app.add_template_filter("pass a template filter function here")
        app.add_template_global("pass a template global here")

        app.add_url_rule("/anything/<arg>", view_func=self.something)

        #or even better you can register a Blueprint
        module = self.create_blueprint("module")
        another_module = self.create_another_blueprint("another_module")

        # then you can register many blueprints in the app
        app.register_blueprint(module)
        app.register_blueprint(another_module)


    def create_blueprint(self, blueprint_name):
        module =  Blueprint(blueprint_name, __name__, template_folder="a_path_to_relative_folder")
        module.add_app_template_filter(...)
        module.add-app_template_global(...)
        module.add_url_rule("/something/<argument>", view_func=self.some_view)
        return module

    def some_view(self, argument):
        context = {'argument': argument}
        return self.render(self.get_template_name, context)

    def render(self, *args, **kwargs):
        return render_template(*args, **kwargs)

    ...

By the community convention your extension main class should receive its configurations in __init__ method and should have a lazy way to init defined as a method called init_app, also is a good practice to create methods for things like create_blueprint, register_blueprint, get_url_rules and also a render_template method inside your Blueprint is usefull. That is because others could extend your class and overwrite them, in example to use Flask-Themes it is usefull to overwrite the render_template method.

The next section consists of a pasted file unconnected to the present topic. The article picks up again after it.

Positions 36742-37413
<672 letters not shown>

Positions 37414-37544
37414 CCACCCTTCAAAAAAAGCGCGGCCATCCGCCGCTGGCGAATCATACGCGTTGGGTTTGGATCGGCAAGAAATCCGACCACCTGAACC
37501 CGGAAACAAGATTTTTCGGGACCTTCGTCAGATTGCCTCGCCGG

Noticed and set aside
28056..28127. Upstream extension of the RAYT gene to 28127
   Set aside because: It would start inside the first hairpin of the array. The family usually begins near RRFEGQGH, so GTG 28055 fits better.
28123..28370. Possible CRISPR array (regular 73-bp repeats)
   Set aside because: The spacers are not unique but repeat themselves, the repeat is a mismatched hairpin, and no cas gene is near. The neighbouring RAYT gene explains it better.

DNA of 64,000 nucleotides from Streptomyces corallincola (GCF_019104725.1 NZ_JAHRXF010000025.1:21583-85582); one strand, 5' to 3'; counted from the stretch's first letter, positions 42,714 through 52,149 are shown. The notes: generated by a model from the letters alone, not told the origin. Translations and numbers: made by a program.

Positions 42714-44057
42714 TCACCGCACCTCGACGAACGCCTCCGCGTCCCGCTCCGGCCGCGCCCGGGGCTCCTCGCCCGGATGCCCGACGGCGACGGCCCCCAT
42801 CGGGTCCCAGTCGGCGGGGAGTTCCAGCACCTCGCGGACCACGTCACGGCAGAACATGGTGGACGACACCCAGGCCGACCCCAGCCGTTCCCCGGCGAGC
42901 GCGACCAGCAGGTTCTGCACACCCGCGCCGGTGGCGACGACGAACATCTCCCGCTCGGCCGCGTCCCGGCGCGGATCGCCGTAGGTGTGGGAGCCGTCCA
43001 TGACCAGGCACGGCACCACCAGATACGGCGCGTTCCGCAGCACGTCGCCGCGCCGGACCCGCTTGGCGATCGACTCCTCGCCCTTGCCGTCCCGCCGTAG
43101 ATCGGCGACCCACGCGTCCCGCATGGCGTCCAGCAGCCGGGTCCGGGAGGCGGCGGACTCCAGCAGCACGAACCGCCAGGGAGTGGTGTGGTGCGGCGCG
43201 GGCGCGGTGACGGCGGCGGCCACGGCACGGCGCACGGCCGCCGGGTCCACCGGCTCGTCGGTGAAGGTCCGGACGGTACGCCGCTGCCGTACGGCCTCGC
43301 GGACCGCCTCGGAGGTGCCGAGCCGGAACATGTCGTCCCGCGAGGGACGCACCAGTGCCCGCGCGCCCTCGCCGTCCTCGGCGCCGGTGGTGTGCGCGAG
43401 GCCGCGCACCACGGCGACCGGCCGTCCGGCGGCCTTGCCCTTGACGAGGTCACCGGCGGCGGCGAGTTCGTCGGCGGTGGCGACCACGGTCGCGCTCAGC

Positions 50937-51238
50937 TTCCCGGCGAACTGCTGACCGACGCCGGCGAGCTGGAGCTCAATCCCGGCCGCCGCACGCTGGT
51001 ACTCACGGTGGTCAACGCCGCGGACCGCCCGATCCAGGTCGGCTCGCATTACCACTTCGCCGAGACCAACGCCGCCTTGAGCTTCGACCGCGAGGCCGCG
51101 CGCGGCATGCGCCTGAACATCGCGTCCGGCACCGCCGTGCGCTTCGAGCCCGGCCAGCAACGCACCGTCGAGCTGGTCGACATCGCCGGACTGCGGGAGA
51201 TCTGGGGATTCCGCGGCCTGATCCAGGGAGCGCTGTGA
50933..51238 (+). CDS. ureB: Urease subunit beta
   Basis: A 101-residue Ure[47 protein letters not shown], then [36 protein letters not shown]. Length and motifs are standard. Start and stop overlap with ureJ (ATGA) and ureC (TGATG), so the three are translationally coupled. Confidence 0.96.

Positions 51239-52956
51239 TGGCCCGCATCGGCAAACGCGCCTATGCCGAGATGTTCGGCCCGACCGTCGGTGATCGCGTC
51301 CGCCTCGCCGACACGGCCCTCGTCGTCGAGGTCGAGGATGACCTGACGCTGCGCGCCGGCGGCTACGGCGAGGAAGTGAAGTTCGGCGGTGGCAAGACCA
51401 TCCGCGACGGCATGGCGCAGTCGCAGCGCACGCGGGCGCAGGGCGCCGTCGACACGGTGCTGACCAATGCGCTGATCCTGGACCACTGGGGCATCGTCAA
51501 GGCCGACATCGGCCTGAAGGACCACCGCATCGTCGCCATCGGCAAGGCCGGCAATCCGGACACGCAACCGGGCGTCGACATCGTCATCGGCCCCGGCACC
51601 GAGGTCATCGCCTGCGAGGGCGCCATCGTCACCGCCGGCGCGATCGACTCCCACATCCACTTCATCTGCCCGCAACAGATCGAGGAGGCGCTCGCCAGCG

Using your extension/Blueprint

# your_app.py

from flask import Flask
from flask.ext.anything.some_module import Anything

app = Flask(__name__)

# option 1
Anything(app)

# option 2
anything = Anything()
anything.init_app(app)

With the above instantiation/init_app your app will be manipulated by the extension and the views, urls, template filters etc will be available.

There is more conventions to follow as state, namespace, resource access etc, but you can find all the information on Flask docs.

If you have some idea to improve Flask-GoogleMaps, please comment!

Desenvolvendo protótipos para startups com Python e web2py

No dia 18 eu palestrei na semana global do empreendedorismo, la na Plug'n work. A idéia da palestra foi mostrar para os empreendedores que estão começando a desenvolver suas idéias uma maneira de desenvolver seus protótipos (ou até mesmo um MVP) utilizando Python, web2py, bootstrap e o browser.

Além de apresentar Python e ressaltar sua facilidade, assim como todo o poder do web2py para este nicho de público, eu tive a intenção de focar em uma opinião pessoal que é a minha repulsa pelo termo "Sócio técnico" e como isso soa como enganação e é claro mostrar como qualquer empreendedor que saiba usar um computador e pelo menos tenha noção de estrutura de dados (ja tenha usado uma planilha excel) é capaz de desenvolver seu próprio protótipo utilizando o web2py.

Pretendo melhorar este material e quem sabe transformar em um vídeo e tambem estou disponível para dar a mesma palestra em outros eventos, universidades etc..

Seguem os slides.